About Foresight Services

I operate a small family farm and a family owned enterprise, Foresight Services, LLC. I spend my time researching, developing and selling farm tools to give your body a break. I've been farming for 15 years and when my back starts complaining and my knees start protesting, I know there has to be an easier way to farm that isn't going to break my body. I've also spent seven years helping farmers from the Ohio River to Lake Superior figure out how they can keep doing the work they love in spite of physical disabilities. During my time doing this, I have realized that the tools I recommend and develop can help any farmer keep farming longer and with less pain.

Our Philosophy

Our bodies are not like the old tractor...there is no way to rig them back into working condition using baler twine and chewing gum. So, we have to give our bodies a break. When your muscles and joints start to ache, plan a different course of action. Try out our farm tools to give your body a break before you break your body. If you're already wore out, but sold on the idea of “dying with your boots on” then look at our products that will help you to keep farming. It will save you time, medical bills and pain relievers. As farmers, we are not as concerned with “getting our exercise”. We all get plenty of that. Our biggest concern is saving our energy and our body so that we are still going strong at 8 pm tonight and 50 years from now.

Here are the top five farm tools that I recommend to give your body a break: 1) automatic wagon hitches 2) added tractor steps with handrails 3)remote camera and monitor 4) automatic drive through gates and 5) Utility vehicles.


1. Why do you need an automatic wagon hitch? When hauling loads without one, you…

A. Drive empty wagon to field, jump off tractor and pull pin
B. Climb up the hip-high steps and drive over to full wagon
C. Jump off tractor and lift the 30-pound wagon tongue, (realize you’re 2 inches off)
D. Climb back up the hip-high steps and move tractor
E. Jump back off tractor, lift the 30-pound tongue and put pin in
F. Climb up the hip-high steps and drive off
** 3 minute process x 30 loads / day = 1.5 hours per day spent climbing




A. Pull rope to unhook wagon
B. Drive over to full wagon, back up to latch pin and drive away.
** 30 second process (gain yourself an hour a day during your busy season)

2. Why the added tractor steps and handrails?

A. What other ladder or stairway has a first step as high as your hips?
B. Count the number of times you climb on and off the tractor during a busy day.
C. Your knees, back and hips will thank you.
D. If you jump off the tractor instead of using those tiny steps, your chiropractor might get to buy another boat.

3. Why use a remote camera and monitor?

A. Use a camera and monitor to see any place you would otherwise have to climb or walk....How full are your bins?....Is that heifer calving a midnight?....Who is that guy messing with the anhydrous tanks at 3am? Mount the camera in hard-to see place, mount the monitor in the cab or other convenient location and watch with ease.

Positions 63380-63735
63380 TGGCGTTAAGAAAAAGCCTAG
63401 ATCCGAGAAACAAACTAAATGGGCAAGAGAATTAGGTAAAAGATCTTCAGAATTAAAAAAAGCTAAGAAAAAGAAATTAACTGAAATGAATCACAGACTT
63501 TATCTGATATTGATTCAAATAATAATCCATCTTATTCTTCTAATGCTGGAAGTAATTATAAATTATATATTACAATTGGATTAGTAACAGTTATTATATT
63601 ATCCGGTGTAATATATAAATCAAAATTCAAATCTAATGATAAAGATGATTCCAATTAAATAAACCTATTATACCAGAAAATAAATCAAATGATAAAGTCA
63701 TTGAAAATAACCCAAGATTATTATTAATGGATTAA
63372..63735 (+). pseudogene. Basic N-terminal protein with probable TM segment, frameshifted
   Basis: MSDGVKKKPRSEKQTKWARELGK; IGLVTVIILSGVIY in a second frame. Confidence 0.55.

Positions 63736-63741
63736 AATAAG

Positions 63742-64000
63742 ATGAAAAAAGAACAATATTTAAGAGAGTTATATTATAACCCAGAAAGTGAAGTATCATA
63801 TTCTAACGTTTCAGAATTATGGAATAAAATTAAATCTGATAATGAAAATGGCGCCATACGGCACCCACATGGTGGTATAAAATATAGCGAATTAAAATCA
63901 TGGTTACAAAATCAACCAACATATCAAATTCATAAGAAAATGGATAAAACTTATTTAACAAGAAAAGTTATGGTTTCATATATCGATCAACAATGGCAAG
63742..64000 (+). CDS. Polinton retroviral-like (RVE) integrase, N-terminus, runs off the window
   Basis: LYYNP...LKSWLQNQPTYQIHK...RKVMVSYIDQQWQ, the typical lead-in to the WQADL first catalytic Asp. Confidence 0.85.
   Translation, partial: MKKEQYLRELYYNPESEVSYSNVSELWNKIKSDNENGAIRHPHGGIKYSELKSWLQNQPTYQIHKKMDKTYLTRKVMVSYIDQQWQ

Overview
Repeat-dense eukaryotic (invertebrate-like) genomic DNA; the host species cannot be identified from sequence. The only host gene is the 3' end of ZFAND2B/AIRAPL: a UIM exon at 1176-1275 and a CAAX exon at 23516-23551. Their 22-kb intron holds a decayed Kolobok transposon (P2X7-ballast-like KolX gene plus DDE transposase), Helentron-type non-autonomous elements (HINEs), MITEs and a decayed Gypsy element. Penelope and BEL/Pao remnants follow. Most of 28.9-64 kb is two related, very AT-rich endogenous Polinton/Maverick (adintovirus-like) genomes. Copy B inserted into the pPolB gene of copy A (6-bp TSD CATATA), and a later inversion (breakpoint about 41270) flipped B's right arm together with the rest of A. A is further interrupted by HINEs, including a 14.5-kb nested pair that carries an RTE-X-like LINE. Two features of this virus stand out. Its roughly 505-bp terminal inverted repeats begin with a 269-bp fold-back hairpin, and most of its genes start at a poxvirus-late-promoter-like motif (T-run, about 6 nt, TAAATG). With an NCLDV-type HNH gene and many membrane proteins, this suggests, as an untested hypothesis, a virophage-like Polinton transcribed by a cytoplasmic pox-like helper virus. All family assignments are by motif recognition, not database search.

B. How much grain do you lose to spillage out of the grain cart? How many times do you jump down the steps and climb the grain truck to see if its full? Remote cameras save you time, energy and money.
C. How does your neck feel after spending 10 hours looking over your shoulder watching the hay or tillage equipment? Imagine doing an entire field while looking straight ahead watching what’s happening behind you on a screen. Your back and neck will feel like you spent the day on the couch watching football.

4. Why use automatic drive-through gates?

Your steers require a round bale before breakfast, so you…

A. Climb on tractor, spear a bale, drive to gate
B. Jump off tractor and open gate (steers are hungry and standing at gate)
C. leap on tractor and drive like crazy to get in pen before they get out
D. jump off tractor (small steer runs past you) grab gate, slam and chain
E. climb back on tractor, drive to feeder, dump bale
F. drive back to gate
G. jump off tractor and open gate (all steers but one are eating now, other steer enamored by heifers – that band must of fell off)
H. climb up hip-high tractor steps (wife calls and says breakfast is cold and steer in flower bed)
I. drive through gate, climb off, shut gate
J. climb back on, drive to barn,
K. jump off tractor
L. chase steer back into pen (wife calls, lunch is ready)


Or with an automatic drive-through gate you…


A. climb on tractor, spear bale, drive to gate
B. drive into pen, dump bale in feeder
C. drive back out, park tractor and go to house while coffee is still hot.

5. Why a Utility Cart?

We don't sell these but, if you can save a few steps, you might as well. Buy a golf cart or find a good deal on a Gator or Mule.